Centers for Disease Control and Prevention Director Dr. Rochelle Walensky is urging parents to get their teenagers vaccinated because of the rise of COVID-19 hospitalizations in March and April.
“I am deeply concerned by the numbers of hospitalized adolescents and saddened to see the numbers of adolescents who require treatment in intensive care units or mechanical ventilation,” Walensky said.
A new study that details the trends in hospitalizations among teenagers revealed that nearly one-third of hospitalized teens with COVID-19 require intensive care — 5% required ventilation.
“Much of this suffering can be prevented,” the CDC Director said.
The study also showed that hospitalization rates among adolescents with COVID-19 declined in January and February.
Last month, the Pfizer vaccine was recommended for kids 12-15 years old.
“Vaccination is our way out of this pandemic,” Walensky said. “I continue to see promising signs in CDC data that we are nearing the end of this pandemic in this country; however, we all have to do our part and get vaccinated to cross the finish line.”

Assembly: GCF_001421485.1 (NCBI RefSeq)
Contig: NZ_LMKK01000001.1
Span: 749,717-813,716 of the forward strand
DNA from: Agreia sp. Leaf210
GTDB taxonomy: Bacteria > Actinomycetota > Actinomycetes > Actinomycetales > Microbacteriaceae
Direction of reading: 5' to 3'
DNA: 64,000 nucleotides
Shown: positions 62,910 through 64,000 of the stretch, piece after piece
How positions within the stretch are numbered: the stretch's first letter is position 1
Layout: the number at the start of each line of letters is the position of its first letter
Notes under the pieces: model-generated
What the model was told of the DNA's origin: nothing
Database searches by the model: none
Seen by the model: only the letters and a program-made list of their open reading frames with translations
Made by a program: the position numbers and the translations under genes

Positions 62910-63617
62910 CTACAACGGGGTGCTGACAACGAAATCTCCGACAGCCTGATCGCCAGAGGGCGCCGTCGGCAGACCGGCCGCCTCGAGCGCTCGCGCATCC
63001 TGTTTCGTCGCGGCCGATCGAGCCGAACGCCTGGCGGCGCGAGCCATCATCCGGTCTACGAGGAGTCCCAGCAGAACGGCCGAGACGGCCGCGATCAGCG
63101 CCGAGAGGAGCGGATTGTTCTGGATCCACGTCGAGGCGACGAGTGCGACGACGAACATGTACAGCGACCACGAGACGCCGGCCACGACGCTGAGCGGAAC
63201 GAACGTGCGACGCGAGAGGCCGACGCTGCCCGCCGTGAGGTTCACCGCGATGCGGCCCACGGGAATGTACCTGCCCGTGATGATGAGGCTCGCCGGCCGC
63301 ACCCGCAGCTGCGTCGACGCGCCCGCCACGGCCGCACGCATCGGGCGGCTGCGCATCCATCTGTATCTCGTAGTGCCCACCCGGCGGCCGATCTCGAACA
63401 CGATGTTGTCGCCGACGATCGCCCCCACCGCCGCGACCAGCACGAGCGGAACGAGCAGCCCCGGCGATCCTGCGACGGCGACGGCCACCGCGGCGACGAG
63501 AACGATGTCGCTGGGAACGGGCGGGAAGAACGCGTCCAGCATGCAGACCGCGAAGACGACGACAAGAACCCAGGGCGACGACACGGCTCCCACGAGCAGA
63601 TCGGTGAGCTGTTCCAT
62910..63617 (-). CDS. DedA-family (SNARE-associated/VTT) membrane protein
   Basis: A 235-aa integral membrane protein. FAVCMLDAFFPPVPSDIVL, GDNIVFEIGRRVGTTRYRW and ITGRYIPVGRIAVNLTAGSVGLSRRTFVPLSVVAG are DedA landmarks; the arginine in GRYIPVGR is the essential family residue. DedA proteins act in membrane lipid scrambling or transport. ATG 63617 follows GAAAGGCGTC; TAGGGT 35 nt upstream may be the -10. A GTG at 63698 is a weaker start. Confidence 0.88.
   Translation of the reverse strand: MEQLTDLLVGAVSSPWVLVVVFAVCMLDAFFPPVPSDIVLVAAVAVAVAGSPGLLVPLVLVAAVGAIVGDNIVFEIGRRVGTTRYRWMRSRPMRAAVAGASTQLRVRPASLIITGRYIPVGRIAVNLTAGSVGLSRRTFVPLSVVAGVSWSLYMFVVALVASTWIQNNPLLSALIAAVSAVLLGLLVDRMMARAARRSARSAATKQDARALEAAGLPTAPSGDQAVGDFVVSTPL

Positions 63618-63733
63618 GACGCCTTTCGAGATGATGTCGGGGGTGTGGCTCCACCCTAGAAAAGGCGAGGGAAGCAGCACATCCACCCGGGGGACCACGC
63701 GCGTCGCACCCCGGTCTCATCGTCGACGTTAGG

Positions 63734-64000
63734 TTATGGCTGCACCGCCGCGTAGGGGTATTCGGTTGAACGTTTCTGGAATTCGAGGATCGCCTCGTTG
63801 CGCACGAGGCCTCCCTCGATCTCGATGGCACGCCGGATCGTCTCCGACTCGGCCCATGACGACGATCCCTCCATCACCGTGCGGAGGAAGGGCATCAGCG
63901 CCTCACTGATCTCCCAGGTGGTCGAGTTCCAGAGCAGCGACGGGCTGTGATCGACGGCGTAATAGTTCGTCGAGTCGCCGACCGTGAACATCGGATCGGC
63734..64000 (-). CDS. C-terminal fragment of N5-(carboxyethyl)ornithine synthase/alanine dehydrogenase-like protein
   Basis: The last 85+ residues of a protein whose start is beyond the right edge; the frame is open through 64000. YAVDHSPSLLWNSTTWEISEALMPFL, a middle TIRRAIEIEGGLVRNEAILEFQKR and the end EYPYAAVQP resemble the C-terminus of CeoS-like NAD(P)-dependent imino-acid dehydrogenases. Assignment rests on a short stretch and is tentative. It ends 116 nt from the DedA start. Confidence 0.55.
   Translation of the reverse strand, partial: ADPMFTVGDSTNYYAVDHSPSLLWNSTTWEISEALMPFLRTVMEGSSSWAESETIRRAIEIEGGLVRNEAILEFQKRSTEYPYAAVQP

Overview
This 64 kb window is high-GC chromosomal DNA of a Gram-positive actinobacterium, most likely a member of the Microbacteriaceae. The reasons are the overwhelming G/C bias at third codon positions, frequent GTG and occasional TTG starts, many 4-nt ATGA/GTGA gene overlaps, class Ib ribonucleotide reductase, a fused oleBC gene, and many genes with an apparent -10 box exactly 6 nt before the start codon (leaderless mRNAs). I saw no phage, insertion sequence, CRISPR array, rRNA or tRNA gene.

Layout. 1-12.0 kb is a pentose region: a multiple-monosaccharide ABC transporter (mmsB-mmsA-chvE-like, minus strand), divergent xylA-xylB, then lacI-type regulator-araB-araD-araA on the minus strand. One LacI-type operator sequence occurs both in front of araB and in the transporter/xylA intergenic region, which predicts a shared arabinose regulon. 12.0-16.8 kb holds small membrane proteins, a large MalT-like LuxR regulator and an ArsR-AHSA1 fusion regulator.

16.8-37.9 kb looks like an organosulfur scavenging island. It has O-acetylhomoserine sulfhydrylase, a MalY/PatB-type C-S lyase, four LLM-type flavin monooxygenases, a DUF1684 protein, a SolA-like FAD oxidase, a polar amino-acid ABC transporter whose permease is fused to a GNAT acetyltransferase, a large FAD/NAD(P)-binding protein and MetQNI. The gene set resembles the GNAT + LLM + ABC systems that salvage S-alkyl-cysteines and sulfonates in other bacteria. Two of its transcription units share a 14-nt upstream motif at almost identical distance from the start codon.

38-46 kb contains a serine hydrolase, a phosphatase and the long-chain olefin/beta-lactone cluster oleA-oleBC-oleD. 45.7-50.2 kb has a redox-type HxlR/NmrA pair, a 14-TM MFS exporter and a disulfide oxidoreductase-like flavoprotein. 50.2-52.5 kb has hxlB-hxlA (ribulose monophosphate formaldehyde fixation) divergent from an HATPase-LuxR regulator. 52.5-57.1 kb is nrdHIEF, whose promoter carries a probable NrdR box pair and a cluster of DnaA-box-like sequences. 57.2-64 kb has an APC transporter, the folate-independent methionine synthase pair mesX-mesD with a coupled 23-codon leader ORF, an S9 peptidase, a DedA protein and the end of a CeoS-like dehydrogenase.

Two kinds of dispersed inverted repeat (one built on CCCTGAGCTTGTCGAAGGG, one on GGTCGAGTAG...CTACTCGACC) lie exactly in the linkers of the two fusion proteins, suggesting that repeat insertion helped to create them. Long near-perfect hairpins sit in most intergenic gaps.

According to the Washington Post, the CDC studied hospitalizations in 99 counties across 14 states. 376 individuals between the ages of 12 and 17 were hospitalized between January and March after testing positive for COVID-19. 204 of the children were hospitalized for COVID-19, 31% were admitted to the intensive care unit, and 5% required ventilation. No one died. The Washington Post reports that 70% of the 204 teenagers had at least one underlying health condition.
“Flu very rarely causes long-term symptoms and organ damage — unlike COVID-19,” Andrew Pavia, a professor of pediatrics and infectious diseases at the University of Utah, said. “Adolescents have many reasons to get vaccinated as soon as possible, including their own health, the ability to help control COVID-19 among more vulnerable groups and the ability to return to normal life.”